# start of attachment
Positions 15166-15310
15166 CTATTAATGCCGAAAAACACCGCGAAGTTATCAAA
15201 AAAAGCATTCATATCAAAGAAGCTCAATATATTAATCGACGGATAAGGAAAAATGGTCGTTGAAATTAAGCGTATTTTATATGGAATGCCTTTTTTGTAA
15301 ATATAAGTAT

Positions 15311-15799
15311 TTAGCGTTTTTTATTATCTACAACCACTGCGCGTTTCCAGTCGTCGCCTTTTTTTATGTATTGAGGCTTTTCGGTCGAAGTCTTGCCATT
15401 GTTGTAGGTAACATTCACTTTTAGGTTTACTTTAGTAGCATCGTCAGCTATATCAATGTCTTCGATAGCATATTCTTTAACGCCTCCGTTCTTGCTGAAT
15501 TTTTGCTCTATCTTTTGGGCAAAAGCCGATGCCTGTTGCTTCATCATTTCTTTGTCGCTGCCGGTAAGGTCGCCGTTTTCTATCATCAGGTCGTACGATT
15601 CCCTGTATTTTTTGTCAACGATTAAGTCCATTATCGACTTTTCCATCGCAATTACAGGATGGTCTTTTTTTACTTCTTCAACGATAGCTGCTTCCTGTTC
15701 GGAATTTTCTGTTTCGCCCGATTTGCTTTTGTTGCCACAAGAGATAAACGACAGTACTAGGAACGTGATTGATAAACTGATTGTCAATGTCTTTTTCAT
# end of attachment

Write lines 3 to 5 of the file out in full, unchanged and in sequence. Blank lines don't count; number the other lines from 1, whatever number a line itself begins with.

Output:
15201 AAAAGCATTCATATCAAAGAAGCTCAATATATTAATCGACGGATAAGGAAAAATGGTCGTTGAAATTAAGCGTATTTTATATGGAATGCCTTTTTTGTAA
15301 ATATAAGTAT

Positions 15311-15799